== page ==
Morphine is a Schedule II drug that exists as a natural alkaloid in the plant Papaver somniferum and is prescribed under the following trade names: Astramorph, Avinza, DepoDur, Duramorph, Kadian, Kapanol, MS Contin, MSIR, Oramorph and Roxanol 1,2. Morphine is a µ receptor agonist, which causes a reduction in asyclic adenosine monophosphate, an increase of intracellular potassium concentration, and cell membrane hyperpolarization3. Continued use may lead to tolerance and addiction2,3.
Morphine is administered subcutaneously, intramuscularly, intravenously, or as an intrathecal injection with a typical dose of 1-10 mg/kg; however it can also be administered orally with a typical dose of 2-200 mg2.
Morphine is highly distributed throughout the body; however due to first-pass metabolism, only 20-40% is bioavailable3. The half-life of morphine is 1.3 - 6.7 hours with the peak serum concentration averaging around 0.8-1.6 hours for a single 30 mg oral dose2.
Morphine is primarily metabolized by glucurindation as well as N-dealkylation to form pharmacologically inactive morphine-3-glucuronide (M3G), pharmacologically active morphine-6-glucuronide (M6G), and normorphine, respectively. Additionally, a minor metabolite, hydromorphone may be present in chronic pain management patients prescribed morphine. Morphine is also a metabolite of codeine, ethylmorphine, heroin and pholcodine.
Morphine is largely excreted through the bile with significant enterohepatic circulation of morphine and its metabolites. Up to 87% of the dose is excreted in urine as conjugates, with 75% present as M3G, within 72 hours. Additionally, a small percentage of the drug conjugate is excreted through the feces2.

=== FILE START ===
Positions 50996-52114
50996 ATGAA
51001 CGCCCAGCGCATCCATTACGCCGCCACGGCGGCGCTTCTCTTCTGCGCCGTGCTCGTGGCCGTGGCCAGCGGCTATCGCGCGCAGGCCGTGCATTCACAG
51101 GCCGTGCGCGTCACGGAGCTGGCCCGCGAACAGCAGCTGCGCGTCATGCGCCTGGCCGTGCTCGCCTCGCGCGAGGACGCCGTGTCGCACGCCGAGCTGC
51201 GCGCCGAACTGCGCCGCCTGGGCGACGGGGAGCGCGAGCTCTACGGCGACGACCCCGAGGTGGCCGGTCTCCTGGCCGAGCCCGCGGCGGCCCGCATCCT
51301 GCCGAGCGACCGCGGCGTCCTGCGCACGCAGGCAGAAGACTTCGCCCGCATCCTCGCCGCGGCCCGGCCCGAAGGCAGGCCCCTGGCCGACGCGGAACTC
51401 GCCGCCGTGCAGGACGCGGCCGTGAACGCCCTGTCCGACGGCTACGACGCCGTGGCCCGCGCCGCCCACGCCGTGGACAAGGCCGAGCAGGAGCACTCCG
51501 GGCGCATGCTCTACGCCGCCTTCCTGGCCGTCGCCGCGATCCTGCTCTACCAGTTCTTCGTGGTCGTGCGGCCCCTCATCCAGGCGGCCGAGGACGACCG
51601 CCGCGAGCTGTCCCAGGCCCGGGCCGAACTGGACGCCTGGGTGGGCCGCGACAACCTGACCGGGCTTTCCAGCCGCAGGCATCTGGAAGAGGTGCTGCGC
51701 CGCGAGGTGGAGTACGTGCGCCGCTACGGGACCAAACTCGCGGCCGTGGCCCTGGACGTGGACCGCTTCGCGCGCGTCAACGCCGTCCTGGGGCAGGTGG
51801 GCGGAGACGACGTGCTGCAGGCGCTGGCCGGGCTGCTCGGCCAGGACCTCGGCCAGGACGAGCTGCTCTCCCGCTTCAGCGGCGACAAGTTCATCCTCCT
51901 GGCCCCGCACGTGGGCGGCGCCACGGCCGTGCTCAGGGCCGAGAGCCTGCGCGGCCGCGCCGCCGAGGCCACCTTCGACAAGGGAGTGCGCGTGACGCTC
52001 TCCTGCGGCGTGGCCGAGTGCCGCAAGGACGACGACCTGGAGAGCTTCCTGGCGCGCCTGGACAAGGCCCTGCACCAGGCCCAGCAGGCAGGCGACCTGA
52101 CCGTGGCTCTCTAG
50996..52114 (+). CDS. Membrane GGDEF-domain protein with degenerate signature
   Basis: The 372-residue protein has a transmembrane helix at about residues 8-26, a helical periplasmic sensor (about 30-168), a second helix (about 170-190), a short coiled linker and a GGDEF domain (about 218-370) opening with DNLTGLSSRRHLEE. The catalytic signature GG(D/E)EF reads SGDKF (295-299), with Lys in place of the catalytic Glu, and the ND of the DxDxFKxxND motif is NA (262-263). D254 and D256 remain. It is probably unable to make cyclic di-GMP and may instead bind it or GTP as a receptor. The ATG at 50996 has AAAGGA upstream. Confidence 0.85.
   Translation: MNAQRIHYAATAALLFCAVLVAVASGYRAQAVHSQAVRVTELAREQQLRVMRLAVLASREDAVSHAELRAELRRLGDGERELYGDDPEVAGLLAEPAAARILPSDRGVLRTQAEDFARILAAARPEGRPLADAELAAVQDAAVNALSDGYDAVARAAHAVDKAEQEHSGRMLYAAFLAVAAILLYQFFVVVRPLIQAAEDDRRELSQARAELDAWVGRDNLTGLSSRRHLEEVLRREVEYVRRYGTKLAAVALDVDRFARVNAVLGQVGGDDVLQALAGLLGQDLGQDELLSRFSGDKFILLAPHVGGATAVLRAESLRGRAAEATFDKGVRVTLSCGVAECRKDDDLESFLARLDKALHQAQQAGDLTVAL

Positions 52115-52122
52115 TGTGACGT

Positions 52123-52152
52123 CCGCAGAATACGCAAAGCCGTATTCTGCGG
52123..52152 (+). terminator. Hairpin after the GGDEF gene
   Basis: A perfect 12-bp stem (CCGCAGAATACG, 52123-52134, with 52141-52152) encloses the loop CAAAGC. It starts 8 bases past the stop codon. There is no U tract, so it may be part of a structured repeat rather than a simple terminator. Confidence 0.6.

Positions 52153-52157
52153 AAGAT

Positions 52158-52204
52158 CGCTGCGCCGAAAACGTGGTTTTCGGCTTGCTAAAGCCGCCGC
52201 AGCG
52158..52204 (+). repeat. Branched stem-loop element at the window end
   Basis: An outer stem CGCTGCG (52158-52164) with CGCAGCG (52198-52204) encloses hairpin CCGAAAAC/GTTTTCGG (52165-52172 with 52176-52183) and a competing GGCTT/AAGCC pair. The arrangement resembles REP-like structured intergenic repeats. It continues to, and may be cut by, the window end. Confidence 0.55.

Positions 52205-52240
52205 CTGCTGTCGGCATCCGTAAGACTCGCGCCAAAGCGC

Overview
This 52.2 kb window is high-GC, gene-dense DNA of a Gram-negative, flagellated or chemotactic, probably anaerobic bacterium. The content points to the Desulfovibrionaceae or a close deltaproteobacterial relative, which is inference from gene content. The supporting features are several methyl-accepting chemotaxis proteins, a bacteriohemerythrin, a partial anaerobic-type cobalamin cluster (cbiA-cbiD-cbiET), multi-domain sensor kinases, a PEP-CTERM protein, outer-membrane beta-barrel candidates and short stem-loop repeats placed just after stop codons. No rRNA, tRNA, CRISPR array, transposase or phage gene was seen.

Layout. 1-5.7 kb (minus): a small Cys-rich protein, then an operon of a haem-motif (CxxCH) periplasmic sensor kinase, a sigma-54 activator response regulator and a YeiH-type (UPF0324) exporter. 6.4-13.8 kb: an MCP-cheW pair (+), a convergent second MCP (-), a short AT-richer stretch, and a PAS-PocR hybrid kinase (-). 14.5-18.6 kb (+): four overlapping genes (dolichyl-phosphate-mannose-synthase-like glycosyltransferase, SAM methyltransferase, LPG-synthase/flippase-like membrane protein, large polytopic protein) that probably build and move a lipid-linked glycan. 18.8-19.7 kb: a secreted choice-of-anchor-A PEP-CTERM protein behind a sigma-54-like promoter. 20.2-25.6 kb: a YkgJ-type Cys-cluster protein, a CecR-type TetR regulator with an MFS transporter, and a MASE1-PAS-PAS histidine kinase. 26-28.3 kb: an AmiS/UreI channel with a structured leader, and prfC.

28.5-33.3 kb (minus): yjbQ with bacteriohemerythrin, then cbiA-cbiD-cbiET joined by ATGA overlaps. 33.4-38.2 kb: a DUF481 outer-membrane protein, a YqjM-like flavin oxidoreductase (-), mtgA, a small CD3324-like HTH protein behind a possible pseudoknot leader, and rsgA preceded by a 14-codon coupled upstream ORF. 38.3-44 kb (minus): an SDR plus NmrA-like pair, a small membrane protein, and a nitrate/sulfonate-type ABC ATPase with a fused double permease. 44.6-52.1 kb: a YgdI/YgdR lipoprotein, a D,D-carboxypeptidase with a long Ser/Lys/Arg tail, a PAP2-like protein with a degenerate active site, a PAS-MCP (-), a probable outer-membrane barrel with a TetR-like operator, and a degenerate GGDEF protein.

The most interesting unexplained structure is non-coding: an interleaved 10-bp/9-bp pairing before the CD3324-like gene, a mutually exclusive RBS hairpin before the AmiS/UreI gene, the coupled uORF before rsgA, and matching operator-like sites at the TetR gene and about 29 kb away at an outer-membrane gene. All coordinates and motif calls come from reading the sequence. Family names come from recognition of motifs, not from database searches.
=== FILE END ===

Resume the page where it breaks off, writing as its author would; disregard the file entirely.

The opiate screening methodology utilized for the detection of morphine and metabolites is the Enzyme Immunoassay (EIA) with a cutoff concentration of 300 ng/mL. Qualitative and quantitative confirmation is performed by Ultra-Performance Liquid Chromatography-Tandem Mass Spectrometry (UPLC-MS/MS) with at the cutoff concentration of 20 ng/mL. The urine samples are hydrolyzed prior to analyses and total morphine (morphine, M3G, M6G) concentration is reported.
Morphine lacks major metabolites other than the glucuronides; therefore, typically only morphine should be present in urine from patients prescribed this drug. In chronic pain management patients, it is possible to detect the minor metabolite hydromorphone5. In a study completed by Heltsley et al. a total of 2704 patients were positive for morphine and out of these 333 specimens contained hydromorphone (12.3%)6.
Interpretations of drug analysis reports should be conducted with caution and utilize the complete medical history of the patient. 6-Acetylmorphine (6-AM) is a metabolite of heroin and rapidly metabolizes to morphine. Morphine is also a metabolite of codeine and can account for 15% of codeine metabolites excreted in urine. Typically, codeine is present at a higher concentration than morphine2. Additionally, the ingestion of poppy seeds may cause a positive morphine, but morphine concentrations are usually below 1000 ng/mL7.